I think the biggest pride for me is to have created my own font and realized that people were interested in buying it. I have a lot of respect for foundries, but I also realize that I am very far from being on the same level of mastery. I try to buy new fonts as much as possible for our projects to encourage them.

I also take time to experiment with new things. It can be a poster, cards or a publication. It's important to always be proactive and not be afraid to do things that don’t always work. But sometimes mistakes are interesting and can mark the beginning of something new...


We like to discover new materials to make our projects very unique and adapted to the identity of our clients.


We like to use shapes that we work in the same way as typography.


A font that we developed a few years ago available on our website.

What’s your morning or evening routine and habit after work?
- My morning always begins with a black espresso, no sugar. I spend few hours checking emails, tracking projects, billing etc. I sometimes dedicate more time to publish new projects (Behance, Facebook, Instagram) and promote activities of the studio. Keeping some visibility is fundamental for small studios like ours. We try to stay on the radar with our work rather than with our name.

- I try to meet customers in the morning to maintain a certain momentum and devote myself to research and creation in the afternoon. During the rush periods, days can be quite long, but hard work always pay off.

- Lunch time is the opportunity to eat and have fun all together. We are very often at The Falco, a japanese coffee shop and restaurant where you can eat delicious onigiris. It's a bit like our canteen…

- I work on the creation in the afternoon. I feel in a state of relaxation and concentration that allows me to be much more creative. I like to draw my ideas in my sketchbook and quickly test on the computer if it works. I avoid doing too much research to preserve influences and interpret the concept in the most personal way possible. I prefer books, exhibitions or concerts to feed my graphic lexicon.

- To be honest, working days often ends with Fifa 19 and beers...


8h00 First morning coffee and reading emails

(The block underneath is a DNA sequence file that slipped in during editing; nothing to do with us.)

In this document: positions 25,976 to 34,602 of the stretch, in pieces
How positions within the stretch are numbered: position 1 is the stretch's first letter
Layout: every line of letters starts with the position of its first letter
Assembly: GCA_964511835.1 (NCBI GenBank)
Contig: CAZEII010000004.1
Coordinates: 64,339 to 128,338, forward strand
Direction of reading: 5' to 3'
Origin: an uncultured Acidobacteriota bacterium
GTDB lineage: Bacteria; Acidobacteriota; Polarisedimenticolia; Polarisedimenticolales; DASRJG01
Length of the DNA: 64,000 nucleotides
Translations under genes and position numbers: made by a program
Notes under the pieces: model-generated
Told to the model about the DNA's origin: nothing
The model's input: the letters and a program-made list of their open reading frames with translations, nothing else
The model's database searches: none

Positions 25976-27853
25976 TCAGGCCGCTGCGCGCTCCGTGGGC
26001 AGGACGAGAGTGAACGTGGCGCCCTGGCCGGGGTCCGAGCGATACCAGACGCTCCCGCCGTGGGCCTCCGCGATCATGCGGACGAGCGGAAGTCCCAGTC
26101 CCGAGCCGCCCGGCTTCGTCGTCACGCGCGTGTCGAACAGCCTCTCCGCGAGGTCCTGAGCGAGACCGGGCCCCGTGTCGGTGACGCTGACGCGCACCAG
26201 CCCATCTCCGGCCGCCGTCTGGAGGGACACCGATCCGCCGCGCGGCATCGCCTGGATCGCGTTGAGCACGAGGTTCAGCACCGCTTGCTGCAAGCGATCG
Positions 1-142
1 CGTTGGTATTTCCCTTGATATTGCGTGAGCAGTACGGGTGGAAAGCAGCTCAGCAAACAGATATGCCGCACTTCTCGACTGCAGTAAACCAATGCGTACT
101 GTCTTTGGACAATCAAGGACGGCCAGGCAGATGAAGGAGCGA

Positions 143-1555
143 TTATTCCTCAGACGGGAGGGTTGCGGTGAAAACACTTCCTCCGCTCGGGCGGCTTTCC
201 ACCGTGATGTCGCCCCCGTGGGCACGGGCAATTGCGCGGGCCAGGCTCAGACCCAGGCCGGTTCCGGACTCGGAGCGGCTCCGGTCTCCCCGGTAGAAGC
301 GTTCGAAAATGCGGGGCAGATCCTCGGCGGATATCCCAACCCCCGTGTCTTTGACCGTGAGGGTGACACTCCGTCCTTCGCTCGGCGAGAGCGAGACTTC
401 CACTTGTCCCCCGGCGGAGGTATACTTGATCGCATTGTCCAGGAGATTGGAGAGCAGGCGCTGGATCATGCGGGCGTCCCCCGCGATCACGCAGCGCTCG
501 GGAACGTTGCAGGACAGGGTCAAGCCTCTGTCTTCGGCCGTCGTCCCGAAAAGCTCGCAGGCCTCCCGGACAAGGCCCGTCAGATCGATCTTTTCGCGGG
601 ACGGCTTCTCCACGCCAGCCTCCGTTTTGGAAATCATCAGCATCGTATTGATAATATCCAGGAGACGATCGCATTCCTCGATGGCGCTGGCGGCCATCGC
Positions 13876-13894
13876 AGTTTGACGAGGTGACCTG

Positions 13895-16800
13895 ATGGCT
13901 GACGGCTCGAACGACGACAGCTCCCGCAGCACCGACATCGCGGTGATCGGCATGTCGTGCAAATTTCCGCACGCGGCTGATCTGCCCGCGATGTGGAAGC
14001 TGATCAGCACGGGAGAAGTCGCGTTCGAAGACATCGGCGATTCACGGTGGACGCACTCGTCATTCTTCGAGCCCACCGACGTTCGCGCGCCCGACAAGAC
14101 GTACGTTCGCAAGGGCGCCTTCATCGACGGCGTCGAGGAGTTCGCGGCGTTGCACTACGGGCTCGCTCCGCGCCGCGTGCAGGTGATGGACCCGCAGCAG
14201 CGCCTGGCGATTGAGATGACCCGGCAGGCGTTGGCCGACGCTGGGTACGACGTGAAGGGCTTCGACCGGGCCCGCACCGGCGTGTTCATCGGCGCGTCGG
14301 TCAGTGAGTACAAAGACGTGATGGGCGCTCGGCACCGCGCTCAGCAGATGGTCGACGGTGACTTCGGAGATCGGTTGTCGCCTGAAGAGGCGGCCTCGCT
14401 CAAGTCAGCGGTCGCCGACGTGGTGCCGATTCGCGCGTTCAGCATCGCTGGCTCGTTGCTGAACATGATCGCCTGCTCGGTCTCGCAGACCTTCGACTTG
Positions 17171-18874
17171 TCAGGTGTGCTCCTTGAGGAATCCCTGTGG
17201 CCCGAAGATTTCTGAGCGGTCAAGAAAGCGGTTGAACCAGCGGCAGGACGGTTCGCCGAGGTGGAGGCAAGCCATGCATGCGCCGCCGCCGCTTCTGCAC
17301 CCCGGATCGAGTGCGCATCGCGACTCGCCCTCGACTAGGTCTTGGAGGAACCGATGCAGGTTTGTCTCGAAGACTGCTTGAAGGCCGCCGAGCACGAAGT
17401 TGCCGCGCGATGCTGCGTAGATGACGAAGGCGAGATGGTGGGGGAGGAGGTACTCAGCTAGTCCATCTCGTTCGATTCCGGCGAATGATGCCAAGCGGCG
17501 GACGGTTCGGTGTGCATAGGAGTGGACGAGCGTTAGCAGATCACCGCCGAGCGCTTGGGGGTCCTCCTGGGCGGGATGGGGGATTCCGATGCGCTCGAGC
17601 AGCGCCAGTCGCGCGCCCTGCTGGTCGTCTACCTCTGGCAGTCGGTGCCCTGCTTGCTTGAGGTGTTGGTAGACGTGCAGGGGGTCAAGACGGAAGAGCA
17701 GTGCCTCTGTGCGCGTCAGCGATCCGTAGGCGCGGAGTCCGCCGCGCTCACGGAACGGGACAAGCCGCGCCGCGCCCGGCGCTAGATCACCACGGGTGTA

8h00 First morning coffee and reading emails


9h00 Morning meeting at the studio, second coffee


12h00 Onigiris at Café Falco


12h45 A nap in the hammock of the studio


13h Afternoon meeting


13h30 Afternoon coffee


13h45 Working Outside at Aire Commune


18h00 Chilling on the basketball court

What’s your workspace setup?
I travel a lot for business and I can work anywhere as long as I am able to put up my computer and my graphics tablet. There are no assigned places at the studio and my setup is very minimalist. The only things I tolerate on my desk are plants, books and magazines.

Any advice for ambitious creatives starting out?
I would tell them to never stop believing, to work hard but always stay honest.

Anything you want to promote or plug?
We are opening a new studio this summer with my friend Hoang Son Tran. The studio will be called Mer/Sea and will be located between Montreal in Canada and La Rochelle in France. The two cities have a common history and the most obvious connection was the sea. We will work on more accessible projects, while preserving the originality and sense of detail of bizarre bizarre. I invite you to visit our new website and contact us if you are interested in working with us.

You can find me on Behance at:
Have a look at our website:
Or follow me on Instagram:

"I learned a lot by working for major agencies or studios after graduating. But creating my own structure tailored to my needs, my desires, and my vision was the best choice of my career."

Quote by Maxime Francout